Getting to know who we are ought to be easy. We look at ourselves in the mirror everyday. That only gives us a snapshot or perhaps a delusion if we think that is all there is. Using the MBTI as a tool for gaining self knowledge is an excellent choice, but as my response to this reader’s request illustrates it isn’t always accomplished with a first glance.

Can you do an article about ENFP and INFP differences?
I’m NFP but don’t know whether E or I.
(To make things more complicated I’m Enneagram 3 which is externally focused, so it is confusing me.)

When people first meet the MBTI model, they often look at it as a collection of preferences. So they try to decide am I really “Extroverted” or am I more “Introverted”. The four letters that make up the MBTI type are really a code that determines how the four functions of Intuiting, Sensing, Thinking and Feeling interact. This means that a person with preferences for INFP has a different dominant or leading function than a person with ENFP preferences. I sometimes think of dominant function as a persons first language. While we use all functions they are not all used equally and this flavours how we show up in the world.

The INFP leads with Introverted Feeling. They approach life looking through a lens of what is important and what is of value in a universal context. They can see the subtle differences in a constellation of factors such as the relative value of all the component parts involved – the various groups, the individual people, their actions, the beliefs and thinking underlying the issue. All of this is measured against their own inner value system to see what is in alignment and what isn’t.

The INFP “loves” the authentic in people and draws that out in them. Integrity, harmony, values and identity are words that resonate with the INFP. They are interested in what is deep and meaningful to the individual and they are not interested in people who don’t live up to their ideals.

On the other hand ENFPs lead with Extroverted Intuition. Having this dominant function is like having radar for the unspoken, the random occurrences surrounding a situation and a sudden knowing of what it all means. Brainstorming is like oxygen and the ENFP floats possibilities out to see which ones will rise to the top. They often follow several tangents at once without attachment and this ability allows them to navigate change as part of exploring life.

The ENFP is an inspiration junkie and wants to inspire and be inspired. They are known for their enthusiasm but have to watch to temper their enthusiasm with reality.

Your Dominant Function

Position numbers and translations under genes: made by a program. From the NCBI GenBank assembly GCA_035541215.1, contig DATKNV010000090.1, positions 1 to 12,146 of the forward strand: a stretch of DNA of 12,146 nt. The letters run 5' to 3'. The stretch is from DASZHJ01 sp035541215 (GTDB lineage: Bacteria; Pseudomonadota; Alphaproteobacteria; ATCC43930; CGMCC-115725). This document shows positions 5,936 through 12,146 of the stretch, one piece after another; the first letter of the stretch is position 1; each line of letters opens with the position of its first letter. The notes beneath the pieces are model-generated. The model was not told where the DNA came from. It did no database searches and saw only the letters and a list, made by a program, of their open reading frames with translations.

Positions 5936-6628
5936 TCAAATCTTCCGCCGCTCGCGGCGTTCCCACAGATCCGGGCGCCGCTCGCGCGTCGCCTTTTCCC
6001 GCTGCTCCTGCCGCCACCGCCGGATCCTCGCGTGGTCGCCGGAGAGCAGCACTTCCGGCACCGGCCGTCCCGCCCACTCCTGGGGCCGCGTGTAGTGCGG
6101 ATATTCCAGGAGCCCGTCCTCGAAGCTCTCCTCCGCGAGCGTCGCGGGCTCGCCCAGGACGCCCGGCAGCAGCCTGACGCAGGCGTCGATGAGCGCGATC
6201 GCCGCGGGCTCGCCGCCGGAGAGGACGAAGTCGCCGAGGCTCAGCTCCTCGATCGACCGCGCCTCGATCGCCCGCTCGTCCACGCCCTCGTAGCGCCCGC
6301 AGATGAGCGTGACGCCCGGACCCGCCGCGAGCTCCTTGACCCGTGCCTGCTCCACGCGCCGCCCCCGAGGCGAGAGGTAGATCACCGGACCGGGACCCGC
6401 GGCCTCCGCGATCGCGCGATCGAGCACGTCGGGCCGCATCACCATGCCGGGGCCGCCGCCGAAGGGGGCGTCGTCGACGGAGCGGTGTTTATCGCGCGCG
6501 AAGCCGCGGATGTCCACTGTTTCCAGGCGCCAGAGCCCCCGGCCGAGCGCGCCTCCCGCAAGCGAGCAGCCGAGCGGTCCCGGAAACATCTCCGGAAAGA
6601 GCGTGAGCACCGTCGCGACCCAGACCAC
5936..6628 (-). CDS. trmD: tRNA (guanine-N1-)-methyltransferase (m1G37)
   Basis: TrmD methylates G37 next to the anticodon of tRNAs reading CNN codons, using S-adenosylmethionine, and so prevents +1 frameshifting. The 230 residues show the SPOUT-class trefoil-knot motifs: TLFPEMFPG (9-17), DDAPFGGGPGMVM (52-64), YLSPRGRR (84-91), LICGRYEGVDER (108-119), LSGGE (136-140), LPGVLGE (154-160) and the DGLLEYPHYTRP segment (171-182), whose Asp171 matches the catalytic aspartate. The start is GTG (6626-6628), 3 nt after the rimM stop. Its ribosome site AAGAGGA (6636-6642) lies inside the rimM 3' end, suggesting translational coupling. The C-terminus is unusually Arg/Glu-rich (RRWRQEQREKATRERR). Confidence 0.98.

Again it comes down to how do you know? The best way is always to combine taking the MBTI assessment tool through a certified practitioner combined with the coaching they will offer to do a self- determination of type.

I also recommend getting curious over a period of time and becoming a detached observer of your behaviour. On a personal note- even though I spend oodles of time alone and have become less and less social over time – the ENFP dominant function of Extroverted Intuition stands out a mile. Not only do I experience it I hear feed-back from others that this is what they experience too. At the same time I know that while I appreciate deep meaningful conversation I have no interest in sustaining that in the same way an INFP can and does.

The Step 2 Distinctions
To go back to the attitudes of Introversion and Extroversion for a moment. When I use the MBTI, I prefer the Step 2 inventory which breaks down each of the preference pairs into 5 sub-pairs.
People may be out-of-preference on one side of the equation that differs from their type code and this not only adds a layer of complexity but also explains a lot.

One individual who stands out had results that said he was ENTP but he was out-of-preference on the Introverted side for 2 of the 5 distinctions for Extroversion and Introversion. He determined that INTP was a better fit for who he was and how he operated in real life. The team that reported to him also gained an understanding of how to best communicate with him. They could see that he “went to his cave” literally and figuratively at times and yet he would respond when asked so that they had permission to ask.

Also I have seen it work that understanding potential out-of-preference distinctions allowed the person to be really comfortable with their MBTI results and yet fit in this seemingly confusing aspect of their behaviour. One person who typed as an Extrovert was out-of-preference for one of the 5 distinctions on the Introverted side. He was able to explain to his team that there were times were he felt quite shy. The team members confessed that they had experienced this and felt that understanding this distinction helped them not to take this shift in behaviour personally.

As for the Enneagram
Each of these personality tools needs to be first looked at on their own before trying to see how they work along side each other. They do not readily overlap in all places and even so experts do not agree on how they do. My ENFP preferences are not typical for an Enneagram 6 but make sense to me when I see my strong 7 wing.

My suggestion is to look at these 2 tools as separate entities for now. The Enneagram is not a fast study IMHO so be okay with being curious. You are simply fascinating and worth the time investment to explore.

I’d love to hear if this helped you come to a landing place and also love to hear how others resolve MBTI type confusion.

Category: MBTI Facts / Other Assessments
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